- - Tuesday, October 23, 2012

YANGON, Myanmar — Renewed clashes between Muslims and Buddhists have broken out in volatile western Myanmar, leaving at least two people dead and more than 1,000 homes burned to the ground, authorities said Tuesday.

The unrest, which began Sunday night, is some of the worst reported between Rohingya Muslims and ethnic Rakhine Buddhists since skirmishes swept the region in June, displacing about 70,000 people.

Rakhine state Attorney General Hla Thein said the latest violence began in Minbyar township, about 15 miles north of the state capital, Sittwe. It later spread farther north to Mrauk-U township. Both areas are remote, reachable only by foot, Hla Thein said.

The unrest erupted four months after members of the two religious groups turned on each other across Rakhine state in June after the alleged rape and killing of a Buddhist woman by three Muslim men in late May.

That violence left at least 90 people dead and destroyed more than 3,000 homes and dozens of mosques and monasteries.


Little progress found against cyberwarfare

OTTAWA — Canada “has been slow” to set up fire walls to protect against cyberthreats to critical infrastructure, leaving the nation vulnerable to crippling attacks, a top government investigator warned Tuesday.

In a report, Auditor General Michael Ferguson said the government has made only “limited progress” over the past decade to safeguard electrical grids, telecommunications infrastructure, banking systems, manufacturing and transportation, as well as its own computers.

A key agency set up seven years ago to monitor cyberthreats around the clock, called the Canadian Cyber Incident Response Center, is still not functioning fully, leaving evening and weekend gaps in its security coverage, he said.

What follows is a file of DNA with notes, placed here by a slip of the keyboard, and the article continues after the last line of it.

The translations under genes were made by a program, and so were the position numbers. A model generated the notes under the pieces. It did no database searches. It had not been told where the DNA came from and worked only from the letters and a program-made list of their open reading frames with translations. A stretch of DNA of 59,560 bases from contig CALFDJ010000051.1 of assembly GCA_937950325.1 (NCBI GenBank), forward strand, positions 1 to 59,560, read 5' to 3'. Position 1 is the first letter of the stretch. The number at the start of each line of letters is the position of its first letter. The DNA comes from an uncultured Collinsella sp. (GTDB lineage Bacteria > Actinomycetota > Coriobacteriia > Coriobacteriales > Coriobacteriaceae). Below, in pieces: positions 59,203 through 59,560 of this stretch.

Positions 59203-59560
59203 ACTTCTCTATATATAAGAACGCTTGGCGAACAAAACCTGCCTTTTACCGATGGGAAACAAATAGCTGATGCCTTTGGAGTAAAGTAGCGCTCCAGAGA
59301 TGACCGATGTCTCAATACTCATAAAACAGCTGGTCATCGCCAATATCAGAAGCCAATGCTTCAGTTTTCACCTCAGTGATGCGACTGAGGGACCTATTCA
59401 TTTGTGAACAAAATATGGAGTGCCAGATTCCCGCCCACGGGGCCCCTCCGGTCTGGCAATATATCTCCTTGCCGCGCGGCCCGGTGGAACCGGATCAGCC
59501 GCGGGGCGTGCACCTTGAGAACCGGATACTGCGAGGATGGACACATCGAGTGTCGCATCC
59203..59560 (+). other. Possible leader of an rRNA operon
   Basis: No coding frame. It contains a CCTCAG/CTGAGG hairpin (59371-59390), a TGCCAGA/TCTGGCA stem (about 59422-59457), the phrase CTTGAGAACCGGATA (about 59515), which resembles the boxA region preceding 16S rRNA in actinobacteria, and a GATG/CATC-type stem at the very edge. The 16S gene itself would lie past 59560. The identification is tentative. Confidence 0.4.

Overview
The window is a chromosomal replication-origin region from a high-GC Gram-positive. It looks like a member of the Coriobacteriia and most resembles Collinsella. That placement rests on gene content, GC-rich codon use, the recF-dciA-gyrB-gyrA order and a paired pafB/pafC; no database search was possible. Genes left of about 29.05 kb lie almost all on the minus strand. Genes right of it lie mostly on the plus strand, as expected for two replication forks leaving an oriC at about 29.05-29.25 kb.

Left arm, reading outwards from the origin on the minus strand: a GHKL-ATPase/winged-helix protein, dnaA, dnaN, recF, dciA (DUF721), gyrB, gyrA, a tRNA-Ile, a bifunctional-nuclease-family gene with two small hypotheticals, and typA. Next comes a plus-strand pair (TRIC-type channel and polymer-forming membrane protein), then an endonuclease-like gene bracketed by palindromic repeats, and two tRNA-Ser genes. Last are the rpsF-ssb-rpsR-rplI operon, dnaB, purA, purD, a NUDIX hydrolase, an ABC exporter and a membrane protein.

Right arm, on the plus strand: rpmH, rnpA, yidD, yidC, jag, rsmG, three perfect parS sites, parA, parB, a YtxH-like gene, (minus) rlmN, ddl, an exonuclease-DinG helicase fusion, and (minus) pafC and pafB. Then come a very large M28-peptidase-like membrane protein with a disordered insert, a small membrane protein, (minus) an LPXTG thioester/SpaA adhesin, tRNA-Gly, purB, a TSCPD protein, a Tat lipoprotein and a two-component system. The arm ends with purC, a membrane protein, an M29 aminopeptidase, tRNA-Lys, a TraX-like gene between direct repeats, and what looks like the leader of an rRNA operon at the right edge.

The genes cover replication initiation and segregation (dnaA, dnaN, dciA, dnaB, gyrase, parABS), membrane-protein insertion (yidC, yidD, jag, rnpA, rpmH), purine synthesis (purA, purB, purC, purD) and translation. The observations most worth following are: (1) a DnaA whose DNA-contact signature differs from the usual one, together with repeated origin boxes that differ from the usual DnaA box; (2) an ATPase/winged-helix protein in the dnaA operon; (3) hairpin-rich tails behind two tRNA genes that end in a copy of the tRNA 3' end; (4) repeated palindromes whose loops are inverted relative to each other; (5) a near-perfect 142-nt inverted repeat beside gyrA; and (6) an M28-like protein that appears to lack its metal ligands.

Also, incidents were not reported in a timely manner nor shared with the appropriate agencies, he said.

Opposition parties pounced on the report to accuse the government of being “recklessly ill-prepared” to protect Canadians against cyberattacks.


Three soldiers killed despite peace talks

BOGOTA — Three Colombian soldiers have been killed in clashes with leftist rebels, the army said Tuesday, as Latin America’s longest-running conflict grinds on despite peace talks.

The troops died Monday in a battle with the Revolutionary Armed Forces of Colombia, or FARC, in a rural area of the Arauquita district of northeastern Colombia, the army said.

The government launched peace talks with the FARC last week in Oslo, and negotiations are to resume in earnest next month in Havana. The goal is to end nearly 50 years of armed conflict.

The government has refused to declare a cease-fire while the talks are under way, saying a truce could happen only after the discussions conclude.


Army blames rebels for killing children

KHARTOUM — Rebel shelling killed two children in the capital of Sudan’s South Kordofan state Tuesday, the army said, in what insurgents called retaliation for government air raids on villages.

The attack, confirmed by witnesses, marked the second time this month that the Sudan People’s Liberation Movement-North has struck the capital, Kadugli. An unprecedented Oct. 8 barrage killed seven women and children, official media said.

The army reported that two children were killed and eight people wounded, but analysts said casualty figures from either side in the war should be treated with caution.

Since fighting began in oil-producing South Kordofan in June 2011, there have been repeated allegations that civilians have been bombed from the air by the Sudanese air force.


Van thieves discard coffins found inside

WARSAW — Three Polish car thieves got some unexpected cargo when they stole a van in Germany: 12 sealed coffins.

Polish police said the coffins were found early Tuesday in the woods near the western Polish city of Konin. The thieves apparently dumped the coffins after they stole a van in Germanynnot knowing that it was on the way to a crematorium.

The coffins were in one of three vans stolen on the night of Oct. 14 in the Berlin suburb of Hoppegarten.

Polish police spokesman Andrzej Borowiak said three Poles have been detained and two more are being sought on suspicion of stealing the vehicles.

From wire dispatches and staff reports

Sign up for Daily Newsletters

Manage Newsletters

Copyright © 2019 The Washington Times, LLC. Click here for reprint permission.

Please read our comment policy before commenting.


Click to Read More and View Comments

Click to Hide